So I drew a cross in the fog on the shower glass. Which got me...well...daydreaming. Ahem.
I started to wonder about the shape of the cross. You know, how some are sort of in proportion, and others have a longer main beam...which always used to annoy me, because it wasn't in proportion.
And then I remembered that the bible talks about people carrying their crosses before they're crucified, and then perhaps the longer downbeam is right because perhaps it was dropped into a hole or something.
And I'm sharing this with you because it is so interesting to think about something new for the first time, particularly when it's a familiar theme. For me, the cross is a familiar theme, but there is always something new to learn about it.
The sun is frowning by the way, because I added earthworms, then dirt, then a smiling sun and birds, and then realised that it was too happy and really a crucifixion is an ugly, terrible, sad thing. So I made the sun cross. Which is quite fitting given the subject...
So - to the facts as best as I could ascertain. Well I don't know what 'actual' crosses looked like, but I did read that the main beam was probably fixed, and the part that those being crucified carried was probably the cross beam, which still would have been awkward and heavy and smarted like nothing else on a freshly whipped back. Just. Ow.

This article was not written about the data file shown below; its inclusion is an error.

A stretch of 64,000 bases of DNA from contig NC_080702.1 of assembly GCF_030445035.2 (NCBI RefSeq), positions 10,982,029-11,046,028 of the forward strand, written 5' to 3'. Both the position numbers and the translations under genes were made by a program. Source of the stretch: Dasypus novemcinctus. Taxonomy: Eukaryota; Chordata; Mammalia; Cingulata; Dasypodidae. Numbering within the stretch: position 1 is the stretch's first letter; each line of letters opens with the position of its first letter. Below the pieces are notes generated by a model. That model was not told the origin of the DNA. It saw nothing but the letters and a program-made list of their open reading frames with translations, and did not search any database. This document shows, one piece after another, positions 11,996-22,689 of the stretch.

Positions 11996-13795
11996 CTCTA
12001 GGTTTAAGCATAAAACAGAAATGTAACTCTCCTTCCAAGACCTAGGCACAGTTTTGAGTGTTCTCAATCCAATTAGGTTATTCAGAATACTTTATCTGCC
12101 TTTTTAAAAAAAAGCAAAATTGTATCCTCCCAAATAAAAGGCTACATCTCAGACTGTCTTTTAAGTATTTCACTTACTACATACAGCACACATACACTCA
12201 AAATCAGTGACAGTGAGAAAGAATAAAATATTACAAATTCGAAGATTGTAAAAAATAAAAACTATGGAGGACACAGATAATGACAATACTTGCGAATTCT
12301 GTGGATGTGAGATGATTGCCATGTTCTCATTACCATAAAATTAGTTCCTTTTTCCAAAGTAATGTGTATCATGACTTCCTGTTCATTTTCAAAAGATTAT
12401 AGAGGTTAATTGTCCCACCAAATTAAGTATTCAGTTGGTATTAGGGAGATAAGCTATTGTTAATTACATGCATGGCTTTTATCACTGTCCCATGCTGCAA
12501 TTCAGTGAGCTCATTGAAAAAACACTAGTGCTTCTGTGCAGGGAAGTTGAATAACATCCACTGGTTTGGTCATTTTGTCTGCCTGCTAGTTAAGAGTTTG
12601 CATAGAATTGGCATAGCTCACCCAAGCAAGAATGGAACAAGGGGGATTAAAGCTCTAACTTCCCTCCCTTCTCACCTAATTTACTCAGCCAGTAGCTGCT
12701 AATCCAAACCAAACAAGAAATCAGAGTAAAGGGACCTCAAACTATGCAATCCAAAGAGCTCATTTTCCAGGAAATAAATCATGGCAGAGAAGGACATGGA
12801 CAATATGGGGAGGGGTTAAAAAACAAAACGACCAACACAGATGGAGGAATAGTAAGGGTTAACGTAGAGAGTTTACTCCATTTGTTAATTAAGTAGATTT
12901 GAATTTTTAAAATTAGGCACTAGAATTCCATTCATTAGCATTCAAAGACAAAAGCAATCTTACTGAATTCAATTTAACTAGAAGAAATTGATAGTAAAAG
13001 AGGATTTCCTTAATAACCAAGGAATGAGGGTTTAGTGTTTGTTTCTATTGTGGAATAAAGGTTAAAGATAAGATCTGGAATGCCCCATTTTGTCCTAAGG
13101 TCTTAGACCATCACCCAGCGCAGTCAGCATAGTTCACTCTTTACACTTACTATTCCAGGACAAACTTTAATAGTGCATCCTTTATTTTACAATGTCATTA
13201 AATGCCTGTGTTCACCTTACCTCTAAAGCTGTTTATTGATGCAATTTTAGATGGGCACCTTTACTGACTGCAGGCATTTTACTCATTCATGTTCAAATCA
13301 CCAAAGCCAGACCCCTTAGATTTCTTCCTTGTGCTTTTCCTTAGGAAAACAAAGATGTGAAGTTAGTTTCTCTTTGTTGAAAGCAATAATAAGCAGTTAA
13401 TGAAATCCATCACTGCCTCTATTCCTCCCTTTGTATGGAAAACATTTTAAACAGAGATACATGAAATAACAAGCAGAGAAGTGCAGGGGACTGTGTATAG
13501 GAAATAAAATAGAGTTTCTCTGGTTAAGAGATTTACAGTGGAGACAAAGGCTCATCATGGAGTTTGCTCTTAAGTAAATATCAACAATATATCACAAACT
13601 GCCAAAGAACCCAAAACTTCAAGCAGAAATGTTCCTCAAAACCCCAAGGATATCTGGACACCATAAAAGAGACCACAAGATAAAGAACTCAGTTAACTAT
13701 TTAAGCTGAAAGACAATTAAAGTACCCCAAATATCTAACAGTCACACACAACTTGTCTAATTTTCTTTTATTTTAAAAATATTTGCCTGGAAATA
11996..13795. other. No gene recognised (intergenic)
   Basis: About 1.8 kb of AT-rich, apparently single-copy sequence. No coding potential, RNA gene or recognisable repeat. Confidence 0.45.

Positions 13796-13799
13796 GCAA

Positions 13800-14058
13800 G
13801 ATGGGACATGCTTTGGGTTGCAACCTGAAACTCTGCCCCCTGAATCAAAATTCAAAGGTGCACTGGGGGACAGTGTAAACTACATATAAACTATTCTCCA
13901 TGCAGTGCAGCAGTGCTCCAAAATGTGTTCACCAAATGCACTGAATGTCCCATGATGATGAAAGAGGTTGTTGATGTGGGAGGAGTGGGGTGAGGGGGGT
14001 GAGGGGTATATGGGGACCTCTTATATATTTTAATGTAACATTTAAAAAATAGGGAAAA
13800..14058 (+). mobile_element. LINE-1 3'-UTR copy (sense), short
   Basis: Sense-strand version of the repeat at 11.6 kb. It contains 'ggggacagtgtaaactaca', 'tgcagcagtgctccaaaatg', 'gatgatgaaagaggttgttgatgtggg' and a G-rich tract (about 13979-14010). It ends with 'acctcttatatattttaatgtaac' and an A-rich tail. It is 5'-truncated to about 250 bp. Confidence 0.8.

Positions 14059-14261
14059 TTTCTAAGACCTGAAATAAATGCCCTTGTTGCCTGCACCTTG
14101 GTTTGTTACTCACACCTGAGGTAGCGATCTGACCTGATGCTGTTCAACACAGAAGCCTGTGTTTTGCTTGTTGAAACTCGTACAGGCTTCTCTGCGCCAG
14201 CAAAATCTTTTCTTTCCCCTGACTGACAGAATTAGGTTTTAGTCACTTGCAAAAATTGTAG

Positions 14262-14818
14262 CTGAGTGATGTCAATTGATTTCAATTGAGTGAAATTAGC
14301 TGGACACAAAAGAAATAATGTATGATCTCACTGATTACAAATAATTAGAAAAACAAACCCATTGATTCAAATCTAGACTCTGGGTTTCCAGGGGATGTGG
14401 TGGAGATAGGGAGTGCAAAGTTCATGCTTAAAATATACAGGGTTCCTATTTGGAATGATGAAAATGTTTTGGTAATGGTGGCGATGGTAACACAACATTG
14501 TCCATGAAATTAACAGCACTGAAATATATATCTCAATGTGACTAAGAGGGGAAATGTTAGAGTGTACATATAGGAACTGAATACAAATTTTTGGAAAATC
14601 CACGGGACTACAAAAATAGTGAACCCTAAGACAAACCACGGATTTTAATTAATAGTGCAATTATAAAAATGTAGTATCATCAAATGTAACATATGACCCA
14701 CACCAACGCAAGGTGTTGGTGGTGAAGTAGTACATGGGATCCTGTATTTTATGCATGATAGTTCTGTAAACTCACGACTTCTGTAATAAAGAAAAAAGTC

I guess the difference in supporting beam length would come down to if you saw it before it was dug in, and where you cut the beam. I don't know if the Romans had 'within the inch' regulations about cross sizes. It's just above and below ground views - it's not like the cross balances there. So perhaps longer is technically right...
Sorry what? What's the conclusion? Dunno. That I shouldn't judge jewellery with a longer y axis I guess. And that there is always something new to learn about my faith. Even if it's a small detail.
So. How was that for a cheery Monday topic?